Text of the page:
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I think a decent tablesaw is the center of any shop. As long as the arbor runs true without wobble you can work around any other issues, but if it isn't steady or woefully underpowered replace it. The Domino is a great tool but you can do a lot without one, however mine gets used everyday except when we are finishing. Far more useful than a biscuit machine.

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I don't have a jointer yet. I was going to get the Grizzly 8" but I don't have 220v in my shop at the moment. Worst case I can run up to my parents house and use my father's jointer. I'm reluctant to buy a 6" if I know I'm going to upgrade.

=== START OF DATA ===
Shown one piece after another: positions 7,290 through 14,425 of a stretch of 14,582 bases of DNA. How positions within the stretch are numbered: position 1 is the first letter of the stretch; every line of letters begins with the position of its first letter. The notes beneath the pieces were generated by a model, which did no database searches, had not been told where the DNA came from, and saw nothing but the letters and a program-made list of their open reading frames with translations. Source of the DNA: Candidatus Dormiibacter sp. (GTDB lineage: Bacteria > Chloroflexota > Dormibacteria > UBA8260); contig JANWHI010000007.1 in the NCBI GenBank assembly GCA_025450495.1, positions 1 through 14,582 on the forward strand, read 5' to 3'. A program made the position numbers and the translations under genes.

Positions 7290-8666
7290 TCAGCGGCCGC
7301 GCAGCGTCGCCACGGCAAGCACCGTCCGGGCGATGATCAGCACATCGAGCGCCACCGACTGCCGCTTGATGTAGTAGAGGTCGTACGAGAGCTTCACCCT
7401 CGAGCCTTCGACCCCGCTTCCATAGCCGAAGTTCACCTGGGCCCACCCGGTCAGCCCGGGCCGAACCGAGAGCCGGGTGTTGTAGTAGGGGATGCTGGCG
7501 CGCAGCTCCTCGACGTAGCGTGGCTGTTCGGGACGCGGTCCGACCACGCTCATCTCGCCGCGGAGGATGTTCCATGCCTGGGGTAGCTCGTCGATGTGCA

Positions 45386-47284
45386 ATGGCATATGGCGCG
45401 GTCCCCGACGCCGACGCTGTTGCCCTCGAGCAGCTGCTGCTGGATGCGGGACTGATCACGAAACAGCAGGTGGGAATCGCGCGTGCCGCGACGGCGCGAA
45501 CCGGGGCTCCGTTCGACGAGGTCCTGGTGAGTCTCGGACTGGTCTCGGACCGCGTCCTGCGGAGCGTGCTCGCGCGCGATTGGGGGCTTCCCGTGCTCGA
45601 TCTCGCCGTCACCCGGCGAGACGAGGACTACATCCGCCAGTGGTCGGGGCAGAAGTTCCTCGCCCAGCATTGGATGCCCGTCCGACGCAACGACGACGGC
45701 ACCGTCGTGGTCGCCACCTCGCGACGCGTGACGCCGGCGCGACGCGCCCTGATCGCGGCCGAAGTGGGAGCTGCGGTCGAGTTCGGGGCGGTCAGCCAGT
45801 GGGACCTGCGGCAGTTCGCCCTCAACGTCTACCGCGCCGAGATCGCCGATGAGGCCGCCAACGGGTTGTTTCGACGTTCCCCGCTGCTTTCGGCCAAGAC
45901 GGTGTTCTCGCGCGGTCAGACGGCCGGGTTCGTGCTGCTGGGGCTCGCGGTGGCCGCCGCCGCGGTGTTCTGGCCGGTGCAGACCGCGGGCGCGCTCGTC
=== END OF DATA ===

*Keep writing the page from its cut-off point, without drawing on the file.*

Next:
I've begun digging into table saws. I'm interested in a Sawstop so I'm weighing the tradeoffs. I'm betting the contractor version will be enough for my needs, but I can't help but look at a Powermatic PM2000 and wonder if I'm going to want to upgrade to that (220 issue there as well).

 

The Roubo is immense so if I delay building it until I have the big tools in my shop I can plan things out a bit better and use all the soft maple I bought for projects. To be honest I'm concerned my lack of skill is about to screw up the first part of that build, the back slab. 

 

 

Dust collection and a decent table saw seem like my next two purchases... the shop vac and a DD did not cut the muster for the planer and I'm reluctant to use the CT26 with the DD.